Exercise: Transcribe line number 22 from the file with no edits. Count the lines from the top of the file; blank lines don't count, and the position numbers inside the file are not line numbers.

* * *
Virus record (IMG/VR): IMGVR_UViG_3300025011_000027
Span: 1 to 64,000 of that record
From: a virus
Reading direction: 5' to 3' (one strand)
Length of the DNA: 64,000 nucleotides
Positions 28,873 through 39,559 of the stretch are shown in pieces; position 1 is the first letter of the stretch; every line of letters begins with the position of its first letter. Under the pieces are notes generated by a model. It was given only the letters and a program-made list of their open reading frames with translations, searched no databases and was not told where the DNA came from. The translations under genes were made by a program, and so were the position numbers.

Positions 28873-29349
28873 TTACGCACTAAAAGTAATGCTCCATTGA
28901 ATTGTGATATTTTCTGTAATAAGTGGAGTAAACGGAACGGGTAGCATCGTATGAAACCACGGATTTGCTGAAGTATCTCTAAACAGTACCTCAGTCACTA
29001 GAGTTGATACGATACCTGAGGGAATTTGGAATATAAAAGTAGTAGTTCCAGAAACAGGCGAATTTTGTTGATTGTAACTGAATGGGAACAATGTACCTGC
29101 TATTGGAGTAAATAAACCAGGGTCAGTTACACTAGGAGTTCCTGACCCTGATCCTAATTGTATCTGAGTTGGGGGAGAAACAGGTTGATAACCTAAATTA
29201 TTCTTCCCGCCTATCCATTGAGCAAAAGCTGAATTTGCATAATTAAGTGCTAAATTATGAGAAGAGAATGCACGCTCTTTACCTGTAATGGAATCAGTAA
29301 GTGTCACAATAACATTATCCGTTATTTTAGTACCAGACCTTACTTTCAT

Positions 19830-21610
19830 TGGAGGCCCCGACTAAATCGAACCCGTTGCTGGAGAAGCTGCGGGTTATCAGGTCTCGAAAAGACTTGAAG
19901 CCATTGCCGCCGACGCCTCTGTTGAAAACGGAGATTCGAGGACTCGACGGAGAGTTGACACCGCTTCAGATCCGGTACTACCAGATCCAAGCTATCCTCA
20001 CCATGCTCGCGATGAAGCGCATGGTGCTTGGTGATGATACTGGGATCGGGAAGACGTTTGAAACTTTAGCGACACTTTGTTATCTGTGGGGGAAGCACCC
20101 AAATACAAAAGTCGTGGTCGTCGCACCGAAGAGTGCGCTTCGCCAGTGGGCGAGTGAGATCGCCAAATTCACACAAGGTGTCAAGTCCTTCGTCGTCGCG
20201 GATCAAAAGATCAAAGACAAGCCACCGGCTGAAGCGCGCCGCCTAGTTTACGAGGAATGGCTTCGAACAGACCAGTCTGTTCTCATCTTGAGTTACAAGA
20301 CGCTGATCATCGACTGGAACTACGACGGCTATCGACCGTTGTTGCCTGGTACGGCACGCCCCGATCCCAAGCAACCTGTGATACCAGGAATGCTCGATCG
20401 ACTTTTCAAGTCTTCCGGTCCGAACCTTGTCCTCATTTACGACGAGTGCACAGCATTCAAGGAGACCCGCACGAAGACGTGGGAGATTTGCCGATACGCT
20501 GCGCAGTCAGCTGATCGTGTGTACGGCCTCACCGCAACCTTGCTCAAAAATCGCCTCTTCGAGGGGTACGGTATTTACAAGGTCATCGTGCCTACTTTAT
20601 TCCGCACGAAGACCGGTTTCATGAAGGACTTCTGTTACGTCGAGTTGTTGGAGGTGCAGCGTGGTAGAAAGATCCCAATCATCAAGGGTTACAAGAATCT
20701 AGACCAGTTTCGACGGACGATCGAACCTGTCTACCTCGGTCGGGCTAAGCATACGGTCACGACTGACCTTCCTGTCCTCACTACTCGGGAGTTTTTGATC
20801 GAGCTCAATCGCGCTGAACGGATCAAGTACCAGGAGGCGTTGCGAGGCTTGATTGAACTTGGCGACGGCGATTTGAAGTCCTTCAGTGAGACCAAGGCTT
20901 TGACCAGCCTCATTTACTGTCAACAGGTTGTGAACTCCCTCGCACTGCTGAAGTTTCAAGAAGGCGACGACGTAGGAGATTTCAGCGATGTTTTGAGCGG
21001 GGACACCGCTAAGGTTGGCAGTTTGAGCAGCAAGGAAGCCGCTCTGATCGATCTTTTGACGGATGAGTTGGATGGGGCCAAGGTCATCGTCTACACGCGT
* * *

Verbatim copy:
20501 GCGCAGTCAGCTGATCGTGTGTACGGCCTCACCGCAACCTTGCTCAAAAATCGCCTCTTCGAGGGGTACGGTATTTACAAGGTCATCGTGCCTACTTTAT